where the weight of a path was defined in (10) and includes both the product of the weights along and the condition that every neuron in is open at . The path begins at some neuron in the input layer of and passes through a neuron in every subsequent layer until ending up at the unique neuron in the output layer (see (7)). Being a product over edge weights in a given path, the derivative of with respect to a weight on an edge of the computational graph of is:

(17)

There is a subtle point here that also involves indicator functions of the events that neurons along are open at However, with probability , the derivative with respect to of these indicator functions is identically at The details are in Lemma 11.

Because is a sum of derivatives squared (see (16)), ignoring the dependence on the network input , the kernel roughly takes the form

where the sum is over collections of two paths in the computation graph of and edges in the computational graph of that lie on both (see Lemma 6 for the precise statement). When computing the mean, , by the mean zero assumption of the weights (see (4)), the only contribution is when every edge in the computational graph of is traversed by an even number of paths. Since there are exactly two paths, the only contribution is when the two paths are identical, dramatically simplifying the problem. This gives rise to the simple formula for (see (23)). The expression

for is more complex. It involves sums over four paths in the computational graph of as in the second statement of Lemma 6. Again recalling that the moments of the weights have mean , the only collections of paths that contribute to are those in which every edge in the computational graph of is covered an even number of times:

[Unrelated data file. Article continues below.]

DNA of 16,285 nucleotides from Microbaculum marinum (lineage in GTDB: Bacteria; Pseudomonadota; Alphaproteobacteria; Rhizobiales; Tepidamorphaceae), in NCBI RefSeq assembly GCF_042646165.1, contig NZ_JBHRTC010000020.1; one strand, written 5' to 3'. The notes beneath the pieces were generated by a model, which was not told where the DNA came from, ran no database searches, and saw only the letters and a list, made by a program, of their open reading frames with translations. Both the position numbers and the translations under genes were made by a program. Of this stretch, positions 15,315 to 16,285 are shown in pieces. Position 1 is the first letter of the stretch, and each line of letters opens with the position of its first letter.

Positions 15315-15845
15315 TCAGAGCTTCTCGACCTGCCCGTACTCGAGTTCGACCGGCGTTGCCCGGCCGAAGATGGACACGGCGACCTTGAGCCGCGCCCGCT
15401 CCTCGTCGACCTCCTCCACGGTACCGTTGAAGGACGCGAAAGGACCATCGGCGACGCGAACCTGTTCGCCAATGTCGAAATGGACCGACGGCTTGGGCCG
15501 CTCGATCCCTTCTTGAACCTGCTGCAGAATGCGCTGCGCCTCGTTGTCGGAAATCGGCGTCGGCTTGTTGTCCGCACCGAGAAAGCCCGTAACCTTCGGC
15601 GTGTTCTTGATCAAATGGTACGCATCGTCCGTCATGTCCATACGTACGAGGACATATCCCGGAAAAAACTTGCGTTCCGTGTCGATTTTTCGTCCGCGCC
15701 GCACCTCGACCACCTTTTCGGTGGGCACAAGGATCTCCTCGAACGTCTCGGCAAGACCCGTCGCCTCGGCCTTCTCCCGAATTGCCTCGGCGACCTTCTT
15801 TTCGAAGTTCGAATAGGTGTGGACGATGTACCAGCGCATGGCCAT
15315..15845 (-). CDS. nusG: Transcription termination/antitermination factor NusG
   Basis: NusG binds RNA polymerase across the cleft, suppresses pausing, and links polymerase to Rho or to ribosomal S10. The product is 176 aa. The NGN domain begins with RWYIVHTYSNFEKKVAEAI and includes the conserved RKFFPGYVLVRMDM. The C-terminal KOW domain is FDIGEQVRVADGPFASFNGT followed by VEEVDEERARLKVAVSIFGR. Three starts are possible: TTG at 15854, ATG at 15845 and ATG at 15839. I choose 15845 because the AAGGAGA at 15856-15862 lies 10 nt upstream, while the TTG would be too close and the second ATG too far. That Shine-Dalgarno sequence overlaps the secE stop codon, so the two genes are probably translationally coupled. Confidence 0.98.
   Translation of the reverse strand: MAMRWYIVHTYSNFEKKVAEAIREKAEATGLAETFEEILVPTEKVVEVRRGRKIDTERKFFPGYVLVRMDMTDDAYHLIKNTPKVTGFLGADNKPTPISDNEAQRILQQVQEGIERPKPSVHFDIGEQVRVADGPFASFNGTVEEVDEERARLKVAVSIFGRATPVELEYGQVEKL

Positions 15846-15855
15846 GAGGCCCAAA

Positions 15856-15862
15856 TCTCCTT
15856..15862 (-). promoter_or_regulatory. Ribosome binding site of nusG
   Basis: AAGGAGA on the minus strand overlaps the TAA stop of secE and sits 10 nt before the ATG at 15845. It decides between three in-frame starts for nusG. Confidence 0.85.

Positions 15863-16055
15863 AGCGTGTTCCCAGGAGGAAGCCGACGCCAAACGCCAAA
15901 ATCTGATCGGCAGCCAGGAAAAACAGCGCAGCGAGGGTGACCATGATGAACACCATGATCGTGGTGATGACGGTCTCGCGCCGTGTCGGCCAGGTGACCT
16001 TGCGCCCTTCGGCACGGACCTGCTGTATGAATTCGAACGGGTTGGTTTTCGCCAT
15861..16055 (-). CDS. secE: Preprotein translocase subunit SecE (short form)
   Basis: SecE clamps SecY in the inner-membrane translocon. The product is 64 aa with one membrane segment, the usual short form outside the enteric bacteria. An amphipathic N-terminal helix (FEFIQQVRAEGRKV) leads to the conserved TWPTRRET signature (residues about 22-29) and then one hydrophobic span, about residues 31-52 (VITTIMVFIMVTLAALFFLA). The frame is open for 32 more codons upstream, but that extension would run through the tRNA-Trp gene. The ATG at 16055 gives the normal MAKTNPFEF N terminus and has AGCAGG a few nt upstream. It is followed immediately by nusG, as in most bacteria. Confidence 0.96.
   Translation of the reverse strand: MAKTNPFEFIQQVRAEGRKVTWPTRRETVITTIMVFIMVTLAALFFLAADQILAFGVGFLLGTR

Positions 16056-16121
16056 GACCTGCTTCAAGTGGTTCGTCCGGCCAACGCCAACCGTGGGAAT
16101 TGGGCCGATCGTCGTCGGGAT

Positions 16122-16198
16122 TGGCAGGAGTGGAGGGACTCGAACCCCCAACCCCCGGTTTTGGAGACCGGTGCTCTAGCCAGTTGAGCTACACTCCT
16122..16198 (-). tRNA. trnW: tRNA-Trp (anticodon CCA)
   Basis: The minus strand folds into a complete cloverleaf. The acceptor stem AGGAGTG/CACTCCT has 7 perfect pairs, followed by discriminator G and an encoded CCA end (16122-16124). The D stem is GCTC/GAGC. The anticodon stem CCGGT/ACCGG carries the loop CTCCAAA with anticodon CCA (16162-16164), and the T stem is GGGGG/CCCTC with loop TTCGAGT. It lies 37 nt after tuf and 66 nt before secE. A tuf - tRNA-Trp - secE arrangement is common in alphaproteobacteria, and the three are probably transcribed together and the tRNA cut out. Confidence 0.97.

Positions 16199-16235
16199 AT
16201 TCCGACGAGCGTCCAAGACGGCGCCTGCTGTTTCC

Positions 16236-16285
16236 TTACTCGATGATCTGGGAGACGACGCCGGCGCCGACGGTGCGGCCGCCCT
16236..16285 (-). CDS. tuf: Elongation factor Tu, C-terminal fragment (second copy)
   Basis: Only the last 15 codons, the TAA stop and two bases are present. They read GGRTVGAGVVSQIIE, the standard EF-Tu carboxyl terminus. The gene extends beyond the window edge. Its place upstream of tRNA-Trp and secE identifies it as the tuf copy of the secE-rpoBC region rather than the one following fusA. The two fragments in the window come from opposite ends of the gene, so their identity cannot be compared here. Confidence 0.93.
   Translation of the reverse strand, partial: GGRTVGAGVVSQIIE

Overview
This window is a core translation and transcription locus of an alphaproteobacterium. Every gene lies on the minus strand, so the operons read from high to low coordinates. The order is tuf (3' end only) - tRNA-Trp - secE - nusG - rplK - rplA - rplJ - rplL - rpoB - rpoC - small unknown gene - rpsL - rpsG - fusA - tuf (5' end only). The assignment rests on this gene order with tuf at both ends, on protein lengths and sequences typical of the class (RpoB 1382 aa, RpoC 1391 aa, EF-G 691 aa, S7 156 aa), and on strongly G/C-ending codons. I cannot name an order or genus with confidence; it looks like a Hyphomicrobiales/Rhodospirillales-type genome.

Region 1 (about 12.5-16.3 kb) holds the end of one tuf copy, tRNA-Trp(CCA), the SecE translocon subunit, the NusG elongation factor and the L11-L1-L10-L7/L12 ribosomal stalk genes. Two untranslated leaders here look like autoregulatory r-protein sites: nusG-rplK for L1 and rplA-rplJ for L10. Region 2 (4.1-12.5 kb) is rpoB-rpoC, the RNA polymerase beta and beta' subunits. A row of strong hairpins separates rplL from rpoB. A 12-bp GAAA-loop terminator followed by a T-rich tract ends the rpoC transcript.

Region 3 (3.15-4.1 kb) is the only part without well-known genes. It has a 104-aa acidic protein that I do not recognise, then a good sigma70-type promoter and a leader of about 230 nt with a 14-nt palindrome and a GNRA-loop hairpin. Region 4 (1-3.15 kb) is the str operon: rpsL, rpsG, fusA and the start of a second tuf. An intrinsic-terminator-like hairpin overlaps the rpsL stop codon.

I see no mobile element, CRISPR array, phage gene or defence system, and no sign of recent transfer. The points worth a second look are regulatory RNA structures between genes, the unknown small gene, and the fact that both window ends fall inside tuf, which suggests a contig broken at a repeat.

(18)

However, there are now several ways the four paths can interact to give such a configuration. It is the combinatorics of these interactions, together with the stipulation that the marked edges belong to particular pairs of paths, which complicates the analysis of We estimate this expectation in several steps:

Figure 1. Cartoon of the four paths between layers and in the case where there is no interaction. Paths stay with there original partners with and with at all intermediate layers.
Figure 2. Cartoon of the four paths between layers and in the case where there is exactly one “loop” interaction between the marked layers. Paths swap away from their original partners exactly once at some intermediate layer after , and then swap back to their original partners before .
  1. Obtain an exact formula for the expectation in (18):

    where is the product over the layers in of the “cost” of the interactions of between layers and The precise formula is in Lemma 7.

  2. Observe that the dependence of on is only up to a multiplicative constant:

    The precise relation is (24). This shows that, up to universal constants,

    This is captured precisely by the terms defined in (27),(28).

  3. Notice that depends only on the un-ordered multiset of edges determined by (see (14)). We therefore change variables in the sum from the previous step to find

    where counts how many collections of four paths that have the same also have paths pass through and paths pass through Lemma 8 gives a precise expression for this Jacobian. It turns outs, as explained just below Lemma 8, that